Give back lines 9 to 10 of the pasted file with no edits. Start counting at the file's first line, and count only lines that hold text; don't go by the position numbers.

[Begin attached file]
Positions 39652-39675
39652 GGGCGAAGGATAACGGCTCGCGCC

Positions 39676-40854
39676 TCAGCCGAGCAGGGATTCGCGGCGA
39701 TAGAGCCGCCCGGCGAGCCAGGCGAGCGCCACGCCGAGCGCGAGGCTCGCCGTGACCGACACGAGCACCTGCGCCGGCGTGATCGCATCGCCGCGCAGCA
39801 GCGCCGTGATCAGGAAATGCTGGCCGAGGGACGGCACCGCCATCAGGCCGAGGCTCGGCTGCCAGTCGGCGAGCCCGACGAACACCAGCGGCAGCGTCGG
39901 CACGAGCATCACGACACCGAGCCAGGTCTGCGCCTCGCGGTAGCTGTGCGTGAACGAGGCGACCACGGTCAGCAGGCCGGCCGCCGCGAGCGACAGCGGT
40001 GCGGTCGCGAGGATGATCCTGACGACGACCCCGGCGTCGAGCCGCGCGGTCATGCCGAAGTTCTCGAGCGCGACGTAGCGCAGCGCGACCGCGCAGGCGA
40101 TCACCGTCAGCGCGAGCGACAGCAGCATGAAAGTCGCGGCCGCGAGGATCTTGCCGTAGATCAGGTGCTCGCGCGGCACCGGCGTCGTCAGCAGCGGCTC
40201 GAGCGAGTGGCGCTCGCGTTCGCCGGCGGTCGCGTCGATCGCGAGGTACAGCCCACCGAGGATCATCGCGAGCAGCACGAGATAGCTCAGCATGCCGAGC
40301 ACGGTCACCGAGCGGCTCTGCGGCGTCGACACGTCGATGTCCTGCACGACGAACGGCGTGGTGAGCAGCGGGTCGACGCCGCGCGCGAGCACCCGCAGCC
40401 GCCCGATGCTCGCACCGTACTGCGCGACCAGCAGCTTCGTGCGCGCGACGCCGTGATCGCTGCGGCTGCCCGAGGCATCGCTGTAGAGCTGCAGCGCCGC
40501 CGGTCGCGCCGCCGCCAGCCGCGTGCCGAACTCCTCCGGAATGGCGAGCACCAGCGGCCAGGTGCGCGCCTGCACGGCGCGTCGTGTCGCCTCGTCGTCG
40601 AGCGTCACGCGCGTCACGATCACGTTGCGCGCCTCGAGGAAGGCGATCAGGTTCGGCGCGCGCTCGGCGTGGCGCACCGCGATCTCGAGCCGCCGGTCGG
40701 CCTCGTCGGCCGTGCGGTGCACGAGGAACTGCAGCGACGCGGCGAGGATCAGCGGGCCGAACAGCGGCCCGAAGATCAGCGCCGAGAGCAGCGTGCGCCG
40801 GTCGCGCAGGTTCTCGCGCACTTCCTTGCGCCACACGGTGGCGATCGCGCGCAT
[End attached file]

40101 TCACCGTCAGCGCGAGCGACAGCAGCATGAAAGTCGCGGCCGCGAGGATCTTGCCGTAGATCAGGTGCTCGCGCGGCACCGGCGTCGTCAGCAGCGGCTC
40201 GAGCGAGTGGCGCTCGCGTTCGCCGGCGGTCGCGTCGATCGCGAGGTACAGCCCACCGAGGATCATCGCGAGCAGCACGAGATAGCTCAGCATGCCGAGC